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Sultana's Dream
November 2013

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The Meaning of Modesty

For the first 10 years of my adolescence, I wore hijab. My mother wore hijab, and so did my older sisters, so it was a natural progression. Even in those initial, 'awkward' teenage years, I never found wearing a head scarf particularly difficult - it was easy for me to make friends in high school; it didn't stop me from taking part in extracurricular activities, nor did it make me want to shrink away like a wall-flower. To me, it was just something that was done, and because I was always taught to go out into the world and get what I wanted, it was never a hindrance, but just a part of me; by no means did it define me.

As I grew older, I began to actively question why I was wearing hijab. I started  asking myself what exactly was its intended purpose? As I thought about it more and more, I found myself disagreeing with one of the primary justifications for wearing a head covering, which was modesty.

In my eyes modesty is more about overall character and the way one carries one self. Modesty is equally applicable to both genders, and it should not be solely a woman's job to ensure that a man 'is not led into temptation'. I thought about the centuries of cultural interpretation that heavily influences the wearing of hijab, which has given it such prominence.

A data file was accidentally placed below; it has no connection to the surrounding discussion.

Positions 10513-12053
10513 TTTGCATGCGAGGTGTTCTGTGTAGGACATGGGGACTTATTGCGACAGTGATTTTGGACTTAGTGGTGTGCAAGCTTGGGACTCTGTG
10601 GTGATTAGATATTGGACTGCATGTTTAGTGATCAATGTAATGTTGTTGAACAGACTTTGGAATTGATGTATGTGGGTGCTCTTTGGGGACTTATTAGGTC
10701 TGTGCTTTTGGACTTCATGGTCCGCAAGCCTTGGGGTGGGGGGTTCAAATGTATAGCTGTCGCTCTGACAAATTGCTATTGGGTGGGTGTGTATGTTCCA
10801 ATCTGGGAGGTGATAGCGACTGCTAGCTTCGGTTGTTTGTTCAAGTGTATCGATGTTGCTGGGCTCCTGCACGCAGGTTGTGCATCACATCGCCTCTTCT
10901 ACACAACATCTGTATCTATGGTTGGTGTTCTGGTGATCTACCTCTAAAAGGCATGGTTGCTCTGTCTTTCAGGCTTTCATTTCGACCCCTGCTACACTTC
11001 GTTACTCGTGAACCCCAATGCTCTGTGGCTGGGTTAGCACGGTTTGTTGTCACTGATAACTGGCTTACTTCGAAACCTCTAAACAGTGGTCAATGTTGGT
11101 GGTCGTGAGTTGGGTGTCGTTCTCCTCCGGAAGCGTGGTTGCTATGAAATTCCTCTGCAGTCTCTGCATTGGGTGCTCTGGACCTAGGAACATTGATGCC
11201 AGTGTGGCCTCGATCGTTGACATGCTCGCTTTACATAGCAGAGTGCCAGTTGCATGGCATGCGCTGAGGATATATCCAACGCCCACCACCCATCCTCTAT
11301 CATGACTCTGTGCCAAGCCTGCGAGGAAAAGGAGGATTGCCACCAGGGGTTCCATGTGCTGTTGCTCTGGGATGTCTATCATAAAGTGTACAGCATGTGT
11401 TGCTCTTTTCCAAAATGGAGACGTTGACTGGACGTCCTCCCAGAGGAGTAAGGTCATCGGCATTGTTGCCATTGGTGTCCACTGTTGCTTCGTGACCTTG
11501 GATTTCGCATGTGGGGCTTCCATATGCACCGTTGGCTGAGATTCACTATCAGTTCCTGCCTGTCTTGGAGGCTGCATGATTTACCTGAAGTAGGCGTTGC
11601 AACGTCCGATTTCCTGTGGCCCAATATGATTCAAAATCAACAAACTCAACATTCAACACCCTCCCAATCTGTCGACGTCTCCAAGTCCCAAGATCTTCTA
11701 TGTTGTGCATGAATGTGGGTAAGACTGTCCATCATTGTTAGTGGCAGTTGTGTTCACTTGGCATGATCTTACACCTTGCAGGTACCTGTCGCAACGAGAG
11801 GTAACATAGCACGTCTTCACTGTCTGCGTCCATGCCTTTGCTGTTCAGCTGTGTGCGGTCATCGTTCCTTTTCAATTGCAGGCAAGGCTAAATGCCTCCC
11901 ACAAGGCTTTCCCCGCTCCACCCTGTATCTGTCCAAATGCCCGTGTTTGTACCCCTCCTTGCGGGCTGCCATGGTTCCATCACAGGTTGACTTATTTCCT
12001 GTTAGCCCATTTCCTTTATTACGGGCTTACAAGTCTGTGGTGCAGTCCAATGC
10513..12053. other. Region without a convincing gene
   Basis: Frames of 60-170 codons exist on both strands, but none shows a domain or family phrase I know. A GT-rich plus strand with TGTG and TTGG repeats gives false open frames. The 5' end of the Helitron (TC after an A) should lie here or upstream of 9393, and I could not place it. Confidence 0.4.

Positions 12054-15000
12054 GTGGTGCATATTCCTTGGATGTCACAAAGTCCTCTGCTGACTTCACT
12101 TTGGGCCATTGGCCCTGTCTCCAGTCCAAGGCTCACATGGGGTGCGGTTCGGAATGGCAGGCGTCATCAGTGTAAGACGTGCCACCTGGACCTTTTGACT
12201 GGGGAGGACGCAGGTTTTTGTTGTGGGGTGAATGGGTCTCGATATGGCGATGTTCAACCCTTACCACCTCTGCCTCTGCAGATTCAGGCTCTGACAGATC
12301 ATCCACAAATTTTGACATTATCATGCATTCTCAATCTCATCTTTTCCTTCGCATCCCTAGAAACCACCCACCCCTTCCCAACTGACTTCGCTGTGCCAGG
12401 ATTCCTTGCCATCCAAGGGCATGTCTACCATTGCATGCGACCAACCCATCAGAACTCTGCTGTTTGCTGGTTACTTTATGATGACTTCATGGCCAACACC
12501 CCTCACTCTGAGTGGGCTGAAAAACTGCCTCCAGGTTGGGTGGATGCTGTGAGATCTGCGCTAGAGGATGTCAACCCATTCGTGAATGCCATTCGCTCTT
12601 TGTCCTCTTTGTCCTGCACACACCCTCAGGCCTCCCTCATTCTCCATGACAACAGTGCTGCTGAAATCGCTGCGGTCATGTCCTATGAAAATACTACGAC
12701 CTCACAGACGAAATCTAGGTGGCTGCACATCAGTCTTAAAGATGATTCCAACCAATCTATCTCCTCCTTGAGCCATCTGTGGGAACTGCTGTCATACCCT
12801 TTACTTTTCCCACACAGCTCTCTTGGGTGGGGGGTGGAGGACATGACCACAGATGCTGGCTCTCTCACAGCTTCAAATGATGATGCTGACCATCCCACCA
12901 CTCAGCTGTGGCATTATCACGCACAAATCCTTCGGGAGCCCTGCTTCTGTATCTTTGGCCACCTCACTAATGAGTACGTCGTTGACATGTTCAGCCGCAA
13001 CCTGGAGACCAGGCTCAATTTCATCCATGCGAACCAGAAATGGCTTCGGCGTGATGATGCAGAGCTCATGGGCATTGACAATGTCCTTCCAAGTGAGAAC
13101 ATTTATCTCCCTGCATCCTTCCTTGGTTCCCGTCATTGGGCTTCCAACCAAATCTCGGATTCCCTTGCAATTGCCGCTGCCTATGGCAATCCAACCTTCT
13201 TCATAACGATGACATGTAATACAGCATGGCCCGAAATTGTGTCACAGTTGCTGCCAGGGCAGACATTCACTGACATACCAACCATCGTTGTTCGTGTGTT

Neither, I thought, is wearing hijab always about liberation. Liberation does not come down to what a woman wears. This holds equally true for the argument that being scantily clad is liberating, or that wearing hijab signifies liberation. True liberation, I felt, was much more elusive and a lot harder to achieve than simply choosing to wear or not to wear an item of clothing.

Around the same time that I was feeling this way, I came across a poem by my late Grandmother - an Afghan poet and feminist who was years ahead of her time in mid-twentieth century Afghanistan. It was a simple, beautiful verse written in Farsi, which translates into "Modesty and infallibility is not only wearing the chadar- I swear that chadar does not protect you". 

So no, it wasn't a series of negative experiences that prompted my decision to stop wearing hijab in my mid-twenties, rather it resulted from long and arduous thought. While I don't wear hijab in my day-to-day life, I do respect that it is a woman's choice: if a woman, of her own prerogative, decides to wear one—then she should be respected for making that choice. Equally, if an individual chooses not to, then that is her decision. After all, true liberation stems from having 'real' choice while continuing your relationship with God - not choice that is fraught with cultural and societal expectations, and masked as 'a woman's choice'.

I will fervently defend the right of any woman to freely exercise true choice, whether this means wearing a head covering, or choosing not to. For me, this has meant not wearing one, and I feel all the more modest, liberated and emancipated for it.

 


Durkhanai Ayubi



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